Undoing Old Expressions ( #MTBoS30 )

During my undergrad (a decade or so ago now), there was a fairly common expression that I believe was designed to comforting interns who were struggling with classroom management and student engagement.

“No activity will work for every kid.”

It played like, “Hang in there, no one’s perfect. You did the best you could.” Nice enough message, I suppose. However, we need to be careful that a second, much less productive (and potentially harmful) message doesn’t begin to run parallel to it.

“No activity will work for every kid” is just a short morph to “understand that a certain number of disengaged students is just the cost of doing business”. And the latter is an extremely risky mindset. While students are going to struggle to stay fully engaged 100% of the time given our limitations as instructors, that should never stop being the goal. “No activity will work for every kid” might need to get reworded into “Make sure your classroom activities have the POTENTIAL to meaningfully engage EVERY student in class, and don’t stress over factors beyond your control.”

That’s a message that is much trickier to morph because the first portion drives so much.

Every single lesson plan for every single class period should include opportunities for each kid to meaningfully engage. What does that look like?

Well, every struggling learner will be supported every day. Every excelling learner will be challenged every day. Every fidgety kid will get a chance to get up and relocate every day. Every kid will get a chance to practice and get feedback every day. Every kid who needs some worked examples will have ready access to them every day. Every kid will be held accountable for their participation every day. It’s a mindset. Does my lesson have the potential to engage 100% of the learners?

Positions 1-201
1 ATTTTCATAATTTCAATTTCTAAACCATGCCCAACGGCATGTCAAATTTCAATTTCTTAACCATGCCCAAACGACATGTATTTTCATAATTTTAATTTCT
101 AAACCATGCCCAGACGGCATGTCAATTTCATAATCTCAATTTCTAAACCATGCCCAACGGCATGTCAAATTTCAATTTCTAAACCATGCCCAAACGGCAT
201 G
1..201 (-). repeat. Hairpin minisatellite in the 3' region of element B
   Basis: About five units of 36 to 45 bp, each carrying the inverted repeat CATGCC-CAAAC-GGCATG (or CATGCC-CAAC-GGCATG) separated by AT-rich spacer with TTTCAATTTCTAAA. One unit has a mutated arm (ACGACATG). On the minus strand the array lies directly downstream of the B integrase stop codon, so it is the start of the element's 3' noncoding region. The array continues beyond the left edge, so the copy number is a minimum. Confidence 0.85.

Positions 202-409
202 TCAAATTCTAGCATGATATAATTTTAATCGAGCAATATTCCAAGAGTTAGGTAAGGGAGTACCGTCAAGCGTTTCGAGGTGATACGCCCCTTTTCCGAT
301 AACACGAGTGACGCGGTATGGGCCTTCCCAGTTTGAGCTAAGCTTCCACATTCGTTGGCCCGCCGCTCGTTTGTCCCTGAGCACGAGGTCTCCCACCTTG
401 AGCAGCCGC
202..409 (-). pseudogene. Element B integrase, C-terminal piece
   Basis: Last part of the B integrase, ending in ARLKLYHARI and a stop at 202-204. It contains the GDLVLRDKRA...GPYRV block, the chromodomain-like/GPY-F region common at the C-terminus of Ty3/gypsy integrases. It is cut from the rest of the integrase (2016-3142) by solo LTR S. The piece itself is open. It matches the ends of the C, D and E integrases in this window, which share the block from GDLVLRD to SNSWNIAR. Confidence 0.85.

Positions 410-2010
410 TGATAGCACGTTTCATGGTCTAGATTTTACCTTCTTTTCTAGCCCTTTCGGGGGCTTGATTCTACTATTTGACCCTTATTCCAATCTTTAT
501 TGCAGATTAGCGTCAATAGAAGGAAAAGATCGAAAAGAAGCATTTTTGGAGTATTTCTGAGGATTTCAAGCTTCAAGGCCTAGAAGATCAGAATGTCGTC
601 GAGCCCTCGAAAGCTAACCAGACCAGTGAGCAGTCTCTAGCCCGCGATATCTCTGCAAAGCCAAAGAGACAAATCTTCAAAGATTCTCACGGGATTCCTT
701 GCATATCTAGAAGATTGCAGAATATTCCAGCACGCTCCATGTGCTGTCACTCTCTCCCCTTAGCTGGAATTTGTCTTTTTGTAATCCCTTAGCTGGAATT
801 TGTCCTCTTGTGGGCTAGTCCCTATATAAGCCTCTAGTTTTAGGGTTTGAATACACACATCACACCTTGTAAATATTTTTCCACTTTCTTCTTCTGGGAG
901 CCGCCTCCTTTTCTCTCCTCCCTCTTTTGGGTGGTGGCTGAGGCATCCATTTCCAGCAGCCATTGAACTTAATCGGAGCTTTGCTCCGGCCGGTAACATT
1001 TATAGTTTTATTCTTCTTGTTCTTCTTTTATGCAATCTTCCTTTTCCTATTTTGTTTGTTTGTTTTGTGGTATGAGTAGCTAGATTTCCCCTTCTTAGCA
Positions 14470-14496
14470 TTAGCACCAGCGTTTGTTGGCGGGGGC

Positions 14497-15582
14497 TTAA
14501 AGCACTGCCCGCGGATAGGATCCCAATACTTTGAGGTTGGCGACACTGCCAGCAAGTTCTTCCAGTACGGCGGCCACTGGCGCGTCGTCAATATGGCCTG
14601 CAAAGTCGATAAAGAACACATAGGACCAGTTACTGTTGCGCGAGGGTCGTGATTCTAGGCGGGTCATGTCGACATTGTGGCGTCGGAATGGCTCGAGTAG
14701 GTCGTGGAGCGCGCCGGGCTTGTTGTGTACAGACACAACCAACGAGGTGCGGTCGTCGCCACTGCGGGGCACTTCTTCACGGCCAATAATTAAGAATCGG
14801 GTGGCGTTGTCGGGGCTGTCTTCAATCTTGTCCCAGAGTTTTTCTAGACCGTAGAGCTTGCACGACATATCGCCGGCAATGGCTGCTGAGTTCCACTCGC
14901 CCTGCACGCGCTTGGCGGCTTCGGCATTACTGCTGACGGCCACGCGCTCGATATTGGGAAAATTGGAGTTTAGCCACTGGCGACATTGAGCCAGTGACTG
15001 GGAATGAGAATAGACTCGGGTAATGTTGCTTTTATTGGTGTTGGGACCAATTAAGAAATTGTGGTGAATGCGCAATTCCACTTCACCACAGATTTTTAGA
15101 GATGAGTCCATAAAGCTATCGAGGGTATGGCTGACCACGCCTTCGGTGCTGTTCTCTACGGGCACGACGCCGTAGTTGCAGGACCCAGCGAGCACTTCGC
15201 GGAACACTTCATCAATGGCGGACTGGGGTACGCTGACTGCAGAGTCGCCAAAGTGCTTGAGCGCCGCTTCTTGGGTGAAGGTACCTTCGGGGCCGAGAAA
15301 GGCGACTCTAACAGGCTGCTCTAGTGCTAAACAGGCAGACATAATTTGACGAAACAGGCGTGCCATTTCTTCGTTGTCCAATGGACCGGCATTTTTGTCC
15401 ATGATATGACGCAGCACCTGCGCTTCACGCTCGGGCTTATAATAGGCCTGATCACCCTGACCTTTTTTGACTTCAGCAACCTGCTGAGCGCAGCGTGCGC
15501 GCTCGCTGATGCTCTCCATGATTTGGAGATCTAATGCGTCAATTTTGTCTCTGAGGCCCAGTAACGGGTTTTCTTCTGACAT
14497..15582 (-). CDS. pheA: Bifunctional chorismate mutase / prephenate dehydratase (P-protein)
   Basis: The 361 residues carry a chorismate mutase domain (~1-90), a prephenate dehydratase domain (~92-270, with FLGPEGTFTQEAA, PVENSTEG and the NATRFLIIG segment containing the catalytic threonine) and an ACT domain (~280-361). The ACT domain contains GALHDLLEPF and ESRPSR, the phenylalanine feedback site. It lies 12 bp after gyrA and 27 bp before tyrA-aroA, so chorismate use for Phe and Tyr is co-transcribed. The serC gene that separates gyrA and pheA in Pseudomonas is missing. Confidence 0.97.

It looks like every question being answered by every kid. It changes from “Any questions?” to “All right, take 3 minutes, solve these two problems and I’ll walk around and look at them.”

One formative assessment attempt is okay with disengaged students. No news is good news, right? The other formative assessment values each student’s thoughts. Okay, yeah… the second one takes a minute or two longer. But then again, the students are much more likely to learn something. That seems like a fair trade to me.

It looks like removing assumptions. “Okay, so back in 4th grade, you were taught area or rectangles, so…” falls away and “Okay, every one draw a 3 in by 5 in rectangle. Use a ruler. Try to make it perfect. Oooh! Look, Alex used graph paper! Nice move! Now, let’s see if we can find the area. No discussion right now. 60 seconds of silent, individual work. What’s the area of that rectangle?”

 

One sets up a barrier for students who don’t know, don’t remember, or weren’t taught. The other leaves nothing to chance, demands that each student demonstrate their skill set and gives opportunities for reteaching as needed.

It looks like creating expandable experiences. “All right, once you’ve finished 3-13 (odds), you’re done for today” falls away and “Okay, so, if you can get through 3-13, I’ve got the answer sheets floating around. Make sure they’re right and then come and see me. I’ve got a challenge for you. Remember, you knock out 5 challenge problems during the quarter and you get a…”

One generates rush to “get stuff done” with lack-of-productivity being the reward. The other creates incentives for pushing yourself.

And no. These plans aren’t going to work for every student. There. I said it.

But they are ways to make sure that each student will have something meaningful to engage it when they decide to.

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